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A part of the Maurepas Swamp area near Manchac.

First developers pitched it as a home for a snazzy resort town, then an industrial plant — ideas that stoked worries about impacts on nearby marshlands that protect Louisiana communities from storm surge during hurricanes.

Now, the collection of warehouses and docks at Port Manchac could become a wetlands museum and eco-tourism site.

A plan before the South Tangipahoa Parish Port Commission would turn the site near Lake Maurepas’ northeast shore into a “wetlands education center,” including boardwalks offering views of the swamp and a museum where people could learn about ecology of the vulnerable area.

The question of how to harness the site's economic potential while inflicting minimal damage on the fragile wetlands has driven pushback on past development plans for the warehouse site — a balance officials say the current plan strikes well, especially when compared to past ideas.

“We wanted a development that's conducive to this environment,” said Darryl Ferrara, the port commission president. “We want to keep up with the ever-changing times."

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A rendering of a wetlands educational center planned in the Manchac area, in Tangipahoa Parish, La.

Drawn up by New Orleans landscape architect Dana Brown, the plan also suggests ideas like Cajun-style tiny homes that could be rented out to visitors, plus pontoon walkways and storage facilities for commercial fishers who work in the area.

The Port Commission first agreed to move forward with the plan’s broad suggestions last fall. The panel hopes to agree on a final design incorporating various parts of that plan soon, but there is no timeline for that to happen, said Ferrara.

Straddling the prairie-like spit of land that juts between lakes Maurepas and Pontchartrain, Manchac is home to dozens of plant and animal species, including bald eagles, purple martins and alligators.

In addition to the flora and fauna, about 200 full and part-time weekend residents, old-timers and commercial fishers live on the swamp in raised homes accessible only by boat.

Built in 1962, the industrial port and warehouses sit near Interstate 55, a stone’s throw from the swamp. They mostly offer storage space to companies who transport cargo via the Canadian National rail line, barge or truck.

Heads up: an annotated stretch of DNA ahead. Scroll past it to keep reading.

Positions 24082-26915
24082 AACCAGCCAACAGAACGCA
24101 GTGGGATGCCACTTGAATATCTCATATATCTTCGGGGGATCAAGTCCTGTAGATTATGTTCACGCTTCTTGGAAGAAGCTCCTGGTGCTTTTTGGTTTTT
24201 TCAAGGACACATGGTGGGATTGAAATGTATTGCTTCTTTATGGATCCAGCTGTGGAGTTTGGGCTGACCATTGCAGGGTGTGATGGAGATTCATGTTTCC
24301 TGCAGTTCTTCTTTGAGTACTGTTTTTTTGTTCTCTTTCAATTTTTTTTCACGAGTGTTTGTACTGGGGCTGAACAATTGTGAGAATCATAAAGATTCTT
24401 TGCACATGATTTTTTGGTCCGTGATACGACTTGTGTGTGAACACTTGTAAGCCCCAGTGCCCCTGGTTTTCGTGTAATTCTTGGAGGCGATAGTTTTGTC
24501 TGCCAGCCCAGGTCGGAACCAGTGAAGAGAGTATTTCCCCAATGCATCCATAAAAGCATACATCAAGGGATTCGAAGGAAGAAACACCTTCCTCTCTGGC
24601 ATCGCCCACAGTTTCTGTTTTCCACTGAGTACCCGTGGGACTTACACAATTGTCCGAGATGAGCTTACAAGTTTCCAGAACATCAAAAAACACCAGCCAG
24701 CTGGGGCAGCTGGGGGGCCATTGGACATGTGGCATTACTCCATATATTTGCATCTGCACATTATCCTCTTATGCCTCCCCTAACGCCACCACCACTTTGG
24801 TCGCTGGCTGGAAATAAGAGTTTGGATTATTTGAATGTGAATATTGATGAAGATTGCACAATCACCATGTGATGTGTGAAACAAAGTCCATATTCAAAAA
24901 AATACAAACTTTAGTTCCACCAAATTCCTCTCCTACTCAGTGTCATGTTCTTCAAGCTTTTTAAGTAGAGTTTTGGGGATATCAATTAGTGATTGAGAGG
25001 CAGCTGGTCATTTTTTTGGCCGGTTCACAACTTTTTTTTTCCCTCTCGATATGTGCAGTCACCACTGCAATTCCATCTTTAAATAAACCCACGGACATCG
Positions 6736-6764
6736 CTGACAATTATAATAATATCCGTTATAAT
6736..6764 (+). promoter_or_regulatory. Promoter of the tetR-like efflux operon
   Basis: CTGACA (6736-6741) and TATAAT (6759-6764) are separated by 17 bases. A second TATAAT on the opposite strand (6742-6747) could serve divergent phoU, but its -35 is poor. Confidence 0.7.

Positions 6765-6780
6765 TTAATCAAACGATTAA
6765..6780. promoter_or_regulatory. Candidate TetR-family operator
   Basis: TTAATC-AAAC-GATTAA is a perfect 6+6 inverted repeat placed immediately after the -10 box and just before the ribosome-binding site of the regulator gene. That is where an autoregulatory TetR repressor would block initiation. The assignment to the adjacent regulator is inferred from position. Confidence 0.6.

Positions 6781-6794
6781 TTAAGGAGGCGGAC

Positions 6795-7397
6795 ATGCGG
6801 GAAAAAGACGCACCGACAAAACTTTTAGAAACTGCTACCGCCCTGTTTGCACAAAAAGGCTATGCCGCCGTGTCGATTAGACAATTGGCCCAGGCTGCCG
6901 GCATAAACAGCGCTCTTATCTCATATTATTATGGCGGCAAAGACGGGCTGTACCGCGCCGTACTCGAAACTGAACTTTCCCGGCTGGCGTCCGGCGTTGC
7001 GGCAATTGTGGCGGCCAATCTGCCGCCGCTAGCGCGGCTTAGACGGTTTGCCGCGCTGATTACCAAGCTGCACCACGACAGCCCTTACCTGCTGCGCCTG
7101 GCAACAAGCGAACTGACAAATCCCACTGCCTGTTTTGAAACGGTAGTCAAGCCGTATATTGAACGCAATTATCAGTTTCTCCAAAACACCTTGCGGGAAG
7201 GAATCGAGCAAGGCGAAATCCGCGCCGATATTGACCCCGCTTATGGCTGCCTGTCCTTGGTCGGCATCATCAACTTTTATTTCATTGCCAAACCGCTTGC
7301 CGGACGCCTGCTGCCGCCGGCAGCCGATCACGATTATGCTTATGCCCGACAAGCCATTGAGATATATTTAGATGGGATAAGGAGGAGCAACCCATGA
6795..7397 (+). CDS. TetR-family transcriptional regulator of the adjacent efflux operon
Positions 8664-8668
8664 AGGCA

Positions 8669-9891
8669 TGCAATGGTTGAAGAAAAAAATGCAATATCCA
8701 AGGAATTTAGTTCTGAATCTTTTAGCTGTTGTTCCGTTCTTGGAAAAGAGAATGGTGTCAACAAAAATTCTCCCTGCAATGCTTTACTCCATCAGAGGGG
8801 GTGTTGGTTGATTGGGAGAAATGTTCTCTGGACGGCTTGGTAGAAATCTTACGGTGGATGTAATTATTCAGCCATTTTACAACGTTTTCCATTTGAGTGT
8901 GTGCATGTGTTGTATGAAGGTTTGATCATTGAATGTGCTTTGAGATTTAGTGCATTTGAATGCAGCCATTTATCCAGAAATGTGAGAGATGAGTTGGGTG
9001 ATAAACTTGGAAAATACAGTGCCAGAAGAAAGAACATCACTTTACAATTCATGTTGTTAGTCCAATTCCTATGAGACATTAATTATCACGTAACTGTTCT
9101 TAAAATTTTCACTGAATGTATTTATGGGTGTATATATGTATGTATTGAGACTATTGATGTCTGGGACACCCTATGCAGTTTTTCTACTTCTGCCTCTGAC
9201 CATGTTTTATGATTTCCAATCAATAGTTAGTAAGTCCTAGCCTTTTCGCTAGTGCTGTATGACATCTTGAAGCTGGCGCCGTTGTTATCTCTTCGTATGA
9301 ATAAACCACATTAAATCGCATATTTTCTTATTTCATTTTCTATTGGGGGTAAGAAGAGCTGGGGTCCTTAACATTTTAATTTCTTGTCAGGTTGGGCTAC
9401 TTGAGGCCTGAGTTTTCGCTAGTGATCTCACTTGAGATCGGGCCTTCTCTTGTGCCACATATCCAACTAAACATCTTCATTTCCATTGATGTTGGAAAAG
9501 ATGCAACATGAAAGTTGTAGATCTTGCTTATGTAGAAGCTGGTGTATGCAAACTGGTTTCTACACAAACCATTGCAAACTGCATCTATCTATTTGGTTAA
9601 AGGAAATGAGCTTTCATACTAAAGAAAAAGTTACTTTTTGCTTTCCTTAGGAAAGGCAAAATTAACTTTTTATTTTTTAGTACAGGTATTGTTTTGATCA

Worry over what could happen to Manchac's fragile ecosystem ignited blowback against a $90 million plan in 2018 to build a large resort community within the port area.

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Advocate staff photo by Bill Feig. Photo shot on 6/14/06 --- Trax #00002767a --- Slug: Pass Feats --- A Great Blue Heron takes flight from a damaged piling from the Lake Ponchartrain end of Pass Manchac, La..

Residents questioned whether the planned resort, dubbed “The Village at Manchac,” would harm undeveloped wetlands to the north and east of the port that protect inland communities from storm surge. And they raised fears about adding homes in a place that is struggling to keep up in terms of infrastructure and schools, as nearby Ponchatoula and Hammond have seen populations rise in recent years.

Hurricane Ida laid bare the ecological risk Manchac faces this fall, lifting whole homes built above the water from their foundations with eight-foot storm surge and leaving debris strewn across the swamp grass.

State Rep. Bill Wheat, R-Ponchatoula, and Southeastern Louisiana University professor Robert Moreau listened to Brown outline the plan at the port commission's meeting Tuesday. Moreau heads Southeastern’s Turtle Cove research center, which is built along the waterway known as South Pass.

After Hurricane Ida, Moreau hopes plans for the educational site could lead more people to learn about these fragile environments.

“I always feel that we need more educational and outreach-type facilities in this area,” he said in an interview. “Turtle Cove is only accessible by boat. So even though we’ve had a really successful few decades of education and outreach, we can always use more sites and facilities.”

Ponchatoula-area Tangipahoa Parish Councilwoman Kim Coates said she wants to learn more about impacts the educational site might have on the undeveloped swamp area. Still, the plan is much more promising than the resort concept, she said.

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A crushed home sits among trees in Manchac, La. on Saturday, Sept. 11, 2021 after Hurricane Ida swept through nearly two weeks earlier. A combination of eight-foot storm surge and howling winds wreaked vast damage on camps in the area, which are built into the shores of Lake Maurepas' swamps and are accessible only by water.

“With nature-based recreation instead of homes, you are not putting people in harm’s way of flooding,” Coates said.

Separately from the plan to turn the port area into an educational center, Manchac is one of several Louisiana wetland locations that may be chosen next February as a host site for the National Estuarine Research Reserves program. The federal program offers baseline funding and studies of 29 coastal habitats around the country.


James Finn writes for The Advocate as a Report For America corps member. Email him at JFinn@theadvocate.com or follow him on Twitter @RJamesFinn.

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